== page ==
Here’s the way gratitude rolls at the end of my daily blog posts.

 

 

 

Categories: definition, group therapy, personal growth, photojournalism | Tags: , , , , , , , , | 8 Comments

Day 2551: 3 steps for perfect results

Yesterday, while I was taking non-perfect steps to leave the house and go to work, I noticed this:

IMG_9644.JPG

  1. I stopped.
  2. I took a picture.
  3. I thought, “That’s the title for tomorrow’s blog!”

After I took many more steps to get to my office, this was the perfect-enough result:

IMG_9650.JPG

  1. Show up.
  2. Be gentle.
  3. Tell the truth.

Those are 3 steps we can all take for great results.

I shall now take steps to share my other photos from yesterday.

IMG_9645.JPG

IMG_9646.JPG

IMG_9649.JPG

IMG_9647

IMG_9653.JPG

IMG_9655.JPG

fullsizeoutput_3ee3.jpeg

fullsizeoutput_3ee9.jpeg

fullsizeoutput_3ee6

IMG_9657.JPG

 

  1. I love my work.
  2. I love my son.
  3. I love all 3 versions of this song (here, here, and here).

  1. Don’t you worry about a thing.
  2. Leave a comment, if you like.
  3. Accept my thanks to all who help me take steps to create this daily blog, including YOU.

fullsizeoutput_3ed6

IMG_9439

IMG_9420

Categories: group therapy, personal growth, photojournalism | Tags: , , , , , , , , , | 20 Comments

Day 2550: Narrative

Because of the kind of narrator I am, I’m going to start today’s narrative with a definition of “narrative”.

NARRATIVE

noun
1. a story or account of events, experiences, or the like, whether true or fictitious.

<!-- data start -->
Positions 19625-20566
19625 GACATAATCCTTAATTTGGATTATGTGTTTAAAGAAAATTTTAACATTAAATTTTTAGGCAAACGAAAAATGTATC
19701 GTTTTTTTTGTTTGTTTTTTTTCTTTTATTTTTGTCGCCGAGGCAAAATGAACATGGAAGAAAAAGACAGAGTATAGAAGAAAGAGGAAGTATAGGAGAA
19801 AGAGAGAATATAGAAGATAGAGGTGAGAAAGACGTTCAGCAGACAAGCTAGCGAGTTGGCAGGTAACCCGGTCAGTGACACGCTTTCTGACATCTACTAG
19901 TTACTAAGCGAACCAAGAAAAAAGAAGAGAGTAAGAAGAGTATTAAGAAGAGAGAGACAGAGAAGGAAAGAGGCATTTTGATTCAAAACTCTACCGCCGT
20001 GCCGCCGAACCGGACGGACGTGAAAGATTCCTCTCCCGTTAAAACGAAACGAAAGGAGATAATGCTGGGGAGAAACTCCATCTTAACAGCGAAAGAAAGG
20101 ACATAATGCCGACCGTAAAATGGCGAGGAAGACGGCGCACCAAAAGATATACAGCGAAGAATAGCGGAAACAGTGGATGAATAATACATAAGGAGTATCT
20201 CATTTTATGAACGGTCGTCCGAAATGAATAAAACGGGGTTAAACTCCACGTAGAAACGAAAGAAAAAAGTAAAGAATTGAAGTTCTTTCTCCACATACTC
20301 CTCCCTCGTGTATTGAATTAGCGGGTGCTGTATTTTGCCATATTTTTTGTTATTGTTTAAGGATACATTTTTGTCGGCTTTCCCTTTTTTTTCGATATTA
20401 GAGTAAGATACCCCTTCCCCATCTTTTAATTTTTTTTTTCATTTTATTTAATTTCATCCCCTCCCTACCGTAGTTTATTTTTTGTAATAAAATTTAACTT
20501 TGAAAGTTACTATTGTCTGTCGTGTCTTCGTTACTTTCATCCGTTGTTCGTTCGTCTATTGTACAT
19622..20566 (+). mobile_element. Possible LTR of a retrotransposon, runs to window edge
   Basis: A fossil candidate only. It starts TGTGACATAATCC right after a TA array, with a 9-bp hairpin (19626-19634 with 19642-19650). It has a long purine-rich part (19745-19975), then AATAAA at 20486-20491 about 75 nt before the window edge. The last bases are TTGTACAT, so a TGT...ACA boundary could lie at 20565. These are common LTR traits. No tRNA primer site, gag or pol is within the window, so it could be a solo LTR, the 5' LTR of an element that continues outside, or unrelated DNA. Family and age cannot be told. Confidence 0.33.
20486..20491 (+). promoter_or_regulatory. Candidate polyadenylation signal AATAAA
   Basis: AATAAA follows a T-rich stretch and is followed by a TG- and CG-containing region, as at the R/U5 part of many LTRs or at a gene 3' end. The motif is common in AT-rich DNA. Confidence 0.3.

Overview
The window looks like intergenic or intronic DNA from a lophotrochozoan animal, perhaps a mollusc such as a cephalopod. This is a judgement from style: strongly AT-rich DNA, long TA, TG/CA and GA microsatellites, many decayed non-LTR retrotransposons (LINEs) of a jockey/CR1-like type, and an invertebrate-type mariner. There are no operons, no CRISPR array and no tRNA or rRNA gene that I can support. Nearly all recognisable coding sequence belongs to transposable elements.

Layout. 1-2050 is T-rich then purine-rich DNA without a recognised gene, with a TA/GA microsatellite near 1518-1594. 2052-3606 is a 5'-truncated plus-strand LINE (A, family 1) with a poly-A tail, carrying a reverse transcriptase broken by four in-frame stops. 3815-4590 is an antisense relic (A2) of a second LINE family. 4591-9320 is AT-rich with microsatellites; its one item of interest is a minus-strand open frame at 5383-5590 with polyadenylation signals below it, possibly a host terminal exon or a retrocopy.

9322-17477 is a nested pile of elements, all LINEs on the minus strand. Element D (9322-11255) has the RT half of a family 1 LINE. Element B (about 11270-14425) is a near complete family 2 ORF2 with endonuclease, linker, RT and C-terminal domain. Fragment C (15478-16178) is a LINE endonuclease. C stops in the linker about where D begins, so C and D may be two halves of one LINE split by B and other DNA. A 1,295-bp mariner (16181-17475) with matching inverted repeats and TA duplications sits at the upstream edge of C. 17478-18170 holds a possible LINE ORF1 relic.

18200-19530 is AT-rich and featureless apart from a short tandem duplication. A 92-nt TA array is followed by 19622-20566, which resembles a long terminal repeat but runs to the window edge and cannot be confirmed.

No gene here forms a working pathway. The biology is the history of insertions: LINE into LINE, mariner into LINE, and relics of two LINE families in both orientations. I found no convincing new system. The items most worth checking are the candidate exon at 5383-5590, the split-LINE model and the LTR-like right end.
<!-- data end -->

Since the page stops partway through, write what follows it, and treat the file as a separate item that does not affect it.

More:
2. a book, literary work, etc., containing such a story.
3. the art, technique, or process of narrating, or of telling a story:
“Somerset Maugham was a master of narrative.”
4. a story that connects and explains a carefully selected set of supposedly true events, experiences, or the like, intended to support a particular viewpoint or thesis:
“to rewrite the prevailing narrative about masculinity”; “the narrative that our public schools are failing.”

Because I’m a psychotherapist who uses narrative therapy, I’m going to add to the narrative here with a description of that.

Narrative therapy is a form of psychotherapy that seeks to help people identify their values and the skills and knowledge they have to live these values, so they can effectively confront whatever problems they face. The therapist seeks to help the person co-author a new narrative about themselves by investigating the history of those qualities. Narrative therapy claims to be a social justice approach to therapeutic conversations, seeking to challenge dominant discourses that it claims shape people’s lives in destructive ways.

Yesterday, I noticed some self-destructive, outmoded, and fixed narratives, including

  • I am worthless.
  • I cannot trust anyone.
  • I am stuck forever.